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New Tool for Climate Nonprofits to Assess Progress on Racial Equity

Self-assessment helps organizations evaluate and benchmark efforts to change culture and ways of working; and helps funders better understand partners’ efforts and how to target resources.

In my previous blog post, I discussed the steps we are taking on the Climate Program team to assess how our work can better reflect Barr’s core value to center racial equity.

Open conversations and honest feedback from our grantees have been critical—both in terms of what Barr can change and how we can best support our partners’ related efforts. That’s why we commissioned an organizational racial equity self-assessment tool.

In the fall of 2021, we engaged Maricela Piña and Nayeli Bernal at Community Centered Evaluation and Research (CCER) to develop a self-assessment for organizations to reflect on their racial equity efforts and to help them benchmark progress over time.

In this post, I’ll be sharing information about our process, the tool, and key findings. While we recognize that the self-assessment is just one way to obtain a snapshot of racial equity practices, it is our hope that organizations in the climate movement (including philanthropic organizations) will consider taking concrete steps to examine their own organizational practices and culture. It is also our hope that other funders will dedicate resources to help their grantees align their expressed intentions with their actions. We believe that lasting change will result when organizations in our field are willing to engage in uncomfortable conversations, execute plans to strengthen areas they have identified, and learn from and support each other.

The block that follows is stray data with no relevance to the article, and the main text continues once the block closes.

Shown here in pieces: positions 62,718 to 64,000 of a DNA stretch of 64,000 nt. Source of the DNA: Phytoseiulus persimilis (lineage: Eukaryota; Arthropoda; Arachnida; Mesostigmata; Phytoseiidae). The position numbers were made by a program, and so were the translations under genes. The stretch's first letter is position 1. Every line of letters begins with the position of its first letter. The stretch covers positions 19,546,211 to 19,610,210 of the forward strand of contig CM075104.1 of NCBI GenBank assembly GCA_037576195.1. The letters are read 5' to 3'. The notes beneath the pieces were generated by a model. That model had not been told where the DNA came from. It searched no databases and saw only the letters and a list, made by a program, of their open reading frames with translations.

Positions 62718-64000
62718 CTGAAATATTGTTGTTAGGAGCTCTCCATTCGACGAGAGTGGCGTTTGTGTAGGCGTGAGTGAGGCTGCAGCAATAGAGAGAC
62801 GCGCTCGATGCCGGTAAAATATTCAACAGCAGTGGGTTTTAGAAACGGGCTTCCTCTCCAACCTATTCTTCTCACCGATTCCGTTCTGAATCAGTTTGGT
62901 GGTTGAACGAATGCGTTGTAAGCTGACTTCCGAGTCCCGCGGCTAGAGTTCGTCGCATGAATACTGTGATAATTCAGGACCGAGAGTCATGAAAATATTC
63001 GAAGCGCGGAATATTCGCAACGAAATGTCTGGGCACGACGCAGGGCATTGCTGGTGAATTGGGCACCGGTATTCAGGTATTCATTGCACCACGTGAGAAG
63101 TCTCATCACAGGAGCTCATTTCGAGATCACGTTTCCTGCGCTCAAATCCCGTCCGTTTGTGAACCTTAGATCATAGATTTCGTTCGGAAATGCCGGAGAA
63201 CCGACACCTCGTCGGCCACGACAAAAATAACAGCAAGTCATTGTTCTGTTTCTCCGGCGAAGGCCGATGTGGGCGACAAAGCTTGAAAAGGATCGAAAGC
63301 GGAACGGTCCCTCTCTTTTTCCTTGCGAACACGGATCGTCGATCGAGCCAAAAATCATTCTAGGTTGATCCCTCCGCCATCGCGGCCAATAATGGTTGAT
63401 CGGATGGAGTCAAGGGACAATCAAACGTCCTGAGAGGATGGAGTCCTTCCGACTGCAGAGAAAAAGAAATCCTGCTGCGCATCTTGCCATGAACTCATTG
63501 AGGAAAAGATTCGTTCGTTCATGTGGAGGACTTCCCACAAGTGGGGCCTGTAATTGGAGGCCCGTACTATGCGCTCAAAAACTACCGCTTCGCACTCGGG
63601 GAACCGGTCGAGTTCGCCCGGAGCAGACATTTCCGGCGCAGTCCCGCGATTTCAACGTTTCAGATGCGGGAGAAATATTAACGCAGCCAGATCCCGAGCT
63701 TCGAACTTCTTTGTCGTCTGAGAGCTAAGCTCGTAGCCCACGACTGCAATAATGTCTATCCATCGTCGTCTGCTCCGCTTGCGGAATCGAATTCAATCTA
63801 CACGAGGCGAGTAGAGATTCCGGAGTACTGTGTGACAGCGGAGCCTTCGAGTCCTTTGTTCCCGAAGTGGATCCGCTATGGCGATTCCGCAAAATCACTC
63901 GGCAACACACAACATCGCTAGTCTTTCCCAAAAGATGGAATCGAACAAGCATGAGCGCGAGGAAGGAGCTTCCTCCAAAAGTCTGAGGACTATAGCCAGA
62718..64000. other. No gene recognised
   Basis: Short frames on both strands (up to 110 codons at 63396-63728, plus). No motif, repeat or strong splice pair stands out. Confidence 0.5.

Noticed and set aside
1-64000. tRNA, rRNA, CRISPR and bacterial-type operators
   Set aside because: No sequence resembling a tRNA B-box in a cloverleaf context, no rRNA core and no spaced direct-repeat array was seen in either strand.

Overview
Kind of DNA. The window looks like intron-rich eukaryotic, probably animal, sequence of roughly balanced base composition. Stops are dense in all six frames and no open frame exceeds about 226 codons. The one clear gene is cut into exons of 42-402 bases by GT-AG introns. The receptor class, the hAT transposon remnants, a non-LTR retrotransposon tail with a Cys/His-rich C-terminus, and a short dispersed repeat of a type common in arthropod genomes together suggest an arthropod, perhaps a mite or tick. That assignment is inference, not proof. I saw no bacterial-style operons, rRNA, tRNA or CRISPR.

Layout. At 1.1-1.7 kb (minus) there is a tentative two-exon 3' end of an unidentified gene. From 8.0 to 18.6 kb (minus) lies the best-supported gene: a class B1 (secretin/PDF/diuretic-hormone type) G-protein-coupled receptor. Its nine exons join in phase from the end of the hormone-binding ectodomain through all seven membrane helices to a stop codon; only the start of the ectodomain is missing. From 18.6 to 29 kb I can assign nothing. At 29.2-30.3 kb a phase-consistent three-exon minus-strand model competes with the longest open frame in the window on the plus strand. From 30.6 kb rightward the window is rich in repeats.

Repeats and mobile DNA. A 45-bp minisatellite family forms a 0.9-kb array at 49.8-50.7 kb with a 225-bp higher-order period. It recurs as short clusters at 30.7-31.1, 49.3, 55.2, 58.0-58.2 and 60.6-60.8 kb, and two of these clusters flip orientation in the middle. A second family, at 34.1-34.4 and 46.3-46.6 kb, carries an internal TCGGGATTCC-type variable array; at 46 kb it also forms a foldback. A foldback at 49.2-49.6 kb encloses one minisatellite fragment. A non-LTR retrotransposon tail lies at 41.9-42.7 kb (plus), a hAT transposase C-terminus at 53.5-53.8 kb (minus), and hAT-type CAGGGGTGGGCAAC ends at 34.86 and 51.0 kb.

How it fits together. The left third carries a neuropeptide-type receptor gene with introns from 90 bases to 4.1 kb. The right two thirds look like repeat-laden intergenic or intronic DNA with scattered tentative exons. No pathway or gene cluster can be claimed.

The Process

The tool CCER developed drew upon the contributions of many experts in the racial equity field. As we worked with CCER to design the organizational self-assessment for our grantees, we prioritized creating space for our grantees to shape the tool that they would be using. We formed a compensated advisory team, comprising grantees from across the program to help steer and inform each phase of the process. We also tried to be clear in our expectations: this is a self-assessment, not a test. Honest self-reflection is essential, and organizations will only get out what they put in. Recognizing that people would have questions and concerns, we organized an informational webinar and made ourselves and our consultants available for conversation about the self-assessment.

The Tool

What CCER created was a self-assessment that offered an opportunity for organizations to reflect on their internal and external work to advance racial equity.

We aimed to be comprehensive and gathered information about:

  • Respondents’ demographic information, including position, tenure, and experiences at the organization
  • Organizations’ internal efforts, such as learning activities, communications, and operations - for staff, board, and committees
  • Organizations’ external efforts, such as the organization's competencies on community engagement and inclusion, as well as power and systems analyses
  • Organizations’ previous history, including successes, challenges, and opportunities to work on (including places where additional support would be welcome)